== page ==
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Dimapur, December 16: “That experience to see people killing people in Gujarat in 2002 became part of me,” says Nirendra Dev, who had his baptism into journalism in Nagaland in 1990s.
Journalism could be in a way described as an art – but, mistaken for a science. So, when a scribe pens a book, he perhaps speaks more as an artiste claiming to analyse things scientifically. Nirendra Dev, a journalist-turned-author narrates the tales of Gujarat since 2002 with a slice of reference to the historical and socio-political context.
Does he succeed? And more importantly, how does he feel about? Nagaland Page quizzed him briefly.
“You can’t take away from me the fact that I spent over six months in 2002 during the peak of communal tension in Ahmedabad since the train was burnt at Godhra station. That was like an experience forever! That period marks the mega transformation in the career of Narendra Modi as well,” says Dev, who served in Nagaland in 1990s.
“That experience of people killing people became part of me. It perhaps also changed the way I looked at communal issues. What is being a Hindu, what is being a radical Hindu? What difference does it make when you see double standards from such a close range?,” he wonders.
The book ‘Godhra – Journey of a Prime Minister’ is precisely the second edition to the book ‘Godhra – A Journey to Mayhem’ (published in 2004).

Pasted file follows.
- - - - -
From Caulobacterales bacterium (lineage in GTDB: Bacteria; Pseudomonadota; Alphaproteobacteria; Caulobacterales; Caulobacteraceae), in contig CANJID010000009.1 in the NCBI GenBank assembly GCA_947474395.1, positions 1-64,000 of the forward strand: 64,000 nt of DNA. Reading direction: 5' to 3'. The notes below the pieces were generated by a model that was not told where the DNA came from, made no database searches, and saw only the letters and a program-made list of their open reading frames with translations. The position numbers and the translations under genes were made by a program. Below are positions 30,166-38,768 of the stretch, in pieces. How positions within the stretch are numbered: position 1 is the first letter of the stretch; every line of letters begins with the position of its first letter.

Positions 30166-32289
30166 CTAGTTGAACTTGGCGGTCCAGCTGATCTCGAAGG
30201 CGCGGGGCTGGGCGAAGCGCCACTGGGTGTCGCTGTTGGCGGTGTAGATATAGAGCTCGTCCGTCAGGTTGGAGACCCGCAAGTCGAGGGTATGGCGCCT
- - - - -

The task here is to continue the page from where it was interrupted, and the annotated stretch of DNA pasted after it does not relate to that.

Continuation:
It seeks to expose the ‘leadership crisis’ the state of Gujarat, Modi’s original political laboratory, apparently was faced with during the now infamous mayhem of 2002.
“…The study of emerging patterns of socio-political life in Gujarat shows that there is a ‘marked decline’ in the quality of leadership,” it says.
But it says, things had changed by 2014 – at least from the electorate’s point of view.
“The mandate of 2014 somehow had nothing or less to do with the Hindutva agenda even as a large number of Sadhus were deployed during electioneering in 2014,” the book notes.
In fact, amid the build up for a Ram Temple at Ayodhya by the Hindu groups, the book says that the Muslims and Christians are surely at political crossroads with “no easy choice before them”.
“The political policy of the Modi government on religious minorities from time to time seems unclear,” says the book.
However, the compendium says the onus is in effect on Narendra Modi himself to take all sections of people all along.
According to the book, “the onus is on him” to perform and deliver so that Modi does not “turn out to be Chief Minister Jyoti Basu in West Bengal – whose initial years have seen a time of great expectations but the end scandalously belied”.
According to Dev, however, the book does not please any particular section of people – the seculars or Hindu hardliners.
It is pure reportage, the author argues and also says that both the sides may actually ‘dislike’ most of the hard work.
In his Foreword to the book, a scholar from Germany’s Heidelberg University, Subrata K Mitra writes lucidly: “The impressive victory of the BJP under Narendra Modi raises a fundamental question about governance, leadership and the imperative of development and the making of popular will”.
Mitra further points out -“The more the ‘secularists’ of India and their foreign backers hit out at Modi as a tainted leader, the more Modi fell back on his identification with the people of Gujarat and his showcasing of Gujarat’s development as the raison d’e^tre of his leadership”.
The German-based educationist further writes: “The combination of popular elections, institutionalized countervailing powers, power-sharing….. delivered the Gujarat model, and in turn, the national mandate to Prime Minister Modi. (Page News Service)